Work to Play, Work to Acquire
"I have brought you glory on earth by completing the work you gave me to do" (John 17:3-4).
A popular TV commercial comes on the screen raising the question of why the viewer works long hours while showing beautiful pictures of a luxurious car. The message was clear. We work in order to acquire.
Another TV commercial comes on showing beautiful aqua blue ocean waves and an attractive couple lounging on the white sandy beaches. "Come to Jamaica says the voice." The message from this commercial is that a vacation to Jamaica is the ultimate reward for your work.
There are many motivations for work. Some might say it is simply to put food on the table. George Barna, the American researcher on religious habits, found disturbing results from his study on the motivations of many Christians in American society. "We are not a society that simply enjoys its time off. We are driven by our leisure appetites. It is increasingly common to hear of people turning down job offers because the hours or other responsibilities would interfere with their hobbies, fitness regimens and other free time activities. Even our spending habits show that playing has become a major priority. The average household spends more money on entertainment than it does clothing, health care, furniture or gasoline."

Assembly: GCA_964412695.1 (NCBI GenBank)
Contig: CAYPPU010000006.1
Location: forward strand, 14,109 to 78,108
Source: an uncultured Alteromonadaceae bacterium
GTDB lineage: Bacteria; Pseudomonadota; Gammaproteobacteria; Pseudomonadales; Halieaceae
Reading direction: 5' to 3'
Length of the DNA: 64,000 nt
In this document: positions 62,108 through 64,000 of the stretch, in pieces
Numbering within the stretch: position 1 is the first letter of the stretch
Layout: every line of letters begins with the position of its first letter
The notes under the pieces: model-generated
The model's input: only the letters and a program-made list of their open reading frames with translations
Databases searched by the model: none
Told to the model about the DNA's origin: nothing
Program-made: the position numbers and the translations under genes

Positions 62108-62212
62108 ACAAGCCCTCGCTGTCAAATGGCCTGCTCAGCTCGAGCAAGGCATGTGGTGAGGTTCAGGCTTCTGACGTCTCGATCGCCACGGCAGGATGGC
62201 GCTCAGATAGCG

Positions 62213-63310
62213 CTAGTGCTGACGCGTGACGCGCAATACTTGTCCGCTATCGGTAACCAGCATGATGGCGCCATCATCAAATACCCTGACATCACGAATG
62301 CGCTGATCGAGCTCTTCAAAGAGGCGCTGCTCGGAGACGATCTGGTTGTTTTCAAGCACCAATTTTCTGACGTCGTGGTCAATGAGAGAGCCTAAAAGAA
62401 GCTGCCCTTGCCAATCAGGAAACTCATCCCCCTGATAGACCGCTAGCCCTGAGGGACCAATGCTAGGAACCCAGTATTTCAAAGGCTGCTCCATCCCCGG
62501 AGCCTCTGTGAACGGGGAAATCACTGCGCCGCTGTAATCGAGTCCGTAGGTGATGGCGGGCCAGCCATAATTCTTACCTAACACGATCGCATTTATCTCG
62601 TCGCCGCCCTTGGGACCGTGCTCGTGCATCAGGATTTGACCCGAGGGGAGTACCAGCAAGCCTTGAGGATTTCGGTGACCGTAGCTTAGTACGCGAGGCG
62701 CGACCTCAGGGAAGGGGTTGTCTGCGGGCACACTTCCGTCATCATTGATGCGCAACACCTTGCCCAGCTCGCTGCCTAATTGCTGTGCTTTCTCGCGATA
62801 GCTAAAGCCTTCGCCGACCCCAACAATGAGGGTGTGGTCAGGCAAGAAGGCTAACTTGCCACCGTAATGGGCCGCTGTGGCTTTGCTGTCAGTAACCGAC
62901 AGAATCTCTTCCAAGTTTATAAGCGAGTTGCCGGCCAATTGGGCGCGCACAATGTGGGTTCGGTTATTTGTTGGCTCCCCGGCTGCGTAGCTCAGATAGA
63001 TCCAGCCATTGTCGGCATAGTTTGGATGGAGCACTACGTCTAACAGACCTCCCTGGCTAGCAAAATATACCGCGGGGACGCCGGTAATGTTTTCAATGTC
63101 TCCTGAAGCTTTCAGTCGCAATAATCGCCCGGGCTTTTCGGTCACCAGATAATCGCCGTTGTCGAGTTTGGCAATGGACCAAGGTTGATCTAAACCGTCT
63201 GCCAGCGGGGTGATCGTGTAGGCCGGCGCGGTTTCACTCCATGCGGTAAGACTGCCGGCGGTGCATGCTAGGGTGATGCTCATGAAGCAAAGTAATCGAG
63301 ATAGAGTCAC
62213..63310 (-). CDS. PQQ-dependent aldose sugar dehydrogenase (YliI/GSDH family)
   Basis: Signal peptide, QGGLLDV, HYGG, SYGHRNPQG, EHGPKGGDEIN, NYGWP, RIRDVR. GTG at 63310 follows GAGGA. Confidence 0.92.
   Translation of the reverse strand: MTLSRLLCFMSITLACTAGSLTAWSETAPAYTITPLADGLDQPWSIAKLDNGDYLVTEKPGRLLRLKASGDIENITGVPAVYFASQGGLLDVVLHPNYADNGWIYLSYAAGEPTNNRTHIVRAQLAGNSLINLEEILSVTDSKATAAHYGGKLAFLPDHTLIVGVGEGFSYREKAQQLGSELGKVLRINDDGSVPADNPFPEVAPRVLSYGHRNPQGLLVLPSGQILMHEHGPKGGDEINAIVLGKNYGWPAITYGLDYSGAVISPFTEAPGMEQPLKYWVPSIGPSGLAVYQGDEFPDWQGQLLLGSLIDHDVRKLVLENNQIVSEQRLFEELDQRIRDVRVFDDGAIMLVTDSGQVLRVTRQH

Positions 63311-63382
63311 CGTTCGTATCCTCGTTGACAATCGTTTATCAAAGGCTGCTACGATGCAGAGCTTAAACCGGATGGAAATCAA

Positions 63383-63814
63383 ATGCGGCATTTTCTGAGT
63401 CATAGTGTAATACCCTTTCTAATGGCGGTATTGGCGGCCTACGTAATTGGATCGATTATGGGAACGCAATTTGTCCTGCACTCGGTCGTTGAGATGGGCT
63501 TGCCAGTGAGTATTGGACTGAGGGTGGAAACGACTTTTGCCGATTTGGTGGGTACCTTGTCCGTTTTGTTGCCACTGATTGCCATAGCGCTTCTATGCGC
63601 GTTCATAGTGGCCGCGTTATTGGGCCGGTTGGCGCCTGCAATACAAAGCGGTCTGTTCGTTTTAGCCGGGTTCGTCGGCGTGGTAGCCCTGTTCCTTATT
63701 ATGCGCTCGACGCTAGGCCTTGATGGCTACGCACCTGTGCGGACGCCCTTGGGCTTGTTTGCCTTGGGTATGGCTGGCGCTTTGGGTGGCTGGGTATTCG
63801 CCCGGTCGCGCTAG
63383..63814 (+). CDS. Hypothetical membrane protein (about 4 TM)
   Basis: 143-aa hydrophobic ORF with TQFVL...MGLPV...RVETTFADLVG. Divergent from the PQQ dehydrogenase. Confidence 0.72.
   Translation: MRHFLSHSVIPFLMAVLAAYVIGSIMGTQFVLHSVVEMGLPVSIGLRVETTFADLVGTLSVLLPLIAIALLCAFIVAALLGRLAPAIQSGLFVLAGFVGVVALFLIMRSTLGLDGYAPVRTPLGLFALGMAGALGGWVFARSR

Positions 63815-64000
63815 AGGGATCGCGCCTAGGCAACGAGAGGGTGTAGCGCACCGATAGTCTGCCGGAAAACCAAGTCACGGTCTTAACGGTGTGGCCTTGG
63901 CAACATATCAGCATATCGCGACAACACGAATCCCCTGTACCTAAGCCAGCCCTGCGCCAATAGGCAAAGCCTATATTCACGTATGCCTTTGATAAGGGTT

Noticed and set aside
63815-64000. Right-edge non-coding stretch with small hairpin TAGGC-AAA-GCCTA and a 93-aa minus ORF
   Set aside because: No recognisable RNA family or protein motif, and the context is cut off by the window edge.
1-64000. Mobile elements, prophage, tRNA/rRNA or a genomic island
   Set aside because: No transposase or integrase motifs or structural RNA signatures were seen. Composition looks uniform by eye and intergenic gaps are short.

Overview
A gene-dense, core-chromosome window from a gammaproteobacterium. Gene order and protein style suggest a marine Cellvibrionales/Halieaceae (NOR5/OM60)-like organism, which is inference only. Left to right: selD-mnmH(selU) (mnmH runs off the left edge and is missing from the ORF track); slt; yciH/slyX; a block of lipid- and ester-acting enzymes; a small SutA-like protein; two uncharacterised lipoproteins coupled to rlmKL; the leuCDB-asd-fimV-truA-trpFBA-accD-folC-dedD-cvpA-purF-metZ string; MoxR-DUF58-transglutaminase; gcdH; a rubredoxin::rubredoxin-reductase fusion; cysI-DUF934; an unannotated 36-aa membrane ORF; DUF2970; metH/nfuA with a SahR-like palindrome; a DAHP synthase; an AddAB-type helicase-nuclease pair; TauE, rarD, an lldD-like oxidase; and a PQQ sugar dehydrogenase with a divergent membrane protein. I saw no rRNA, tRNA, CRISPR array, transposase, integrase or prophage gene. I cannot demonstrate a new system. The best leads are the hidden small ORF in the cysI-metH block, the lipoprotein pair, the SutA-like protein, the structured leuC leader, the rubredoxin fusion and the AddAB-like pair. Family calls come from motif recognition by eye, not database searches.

His study also found that many people define success in surprisingly non-Christian terms: He found that 66% of Americans define success in life as the acquisition of sufficient money, education, material possessions or career prestige; only 7 percent related success to their faith condition and its influence upon their life. "The Christian Church has stagnated, largely due to its comfort with routines and rituals that are neither challenging nor relevant for millions of people," said Barna.*
Have you ever asked yourself the question, "Why do I work?"
Jesus had a work to do that was given to Him by His Heavenly Father. You too have a work you are called to do. Ask God to give you a renewed sense of the work you are called to do today.
*George Barna, Boiling Point, Regal Books, Ventura, CA p. 223, 2001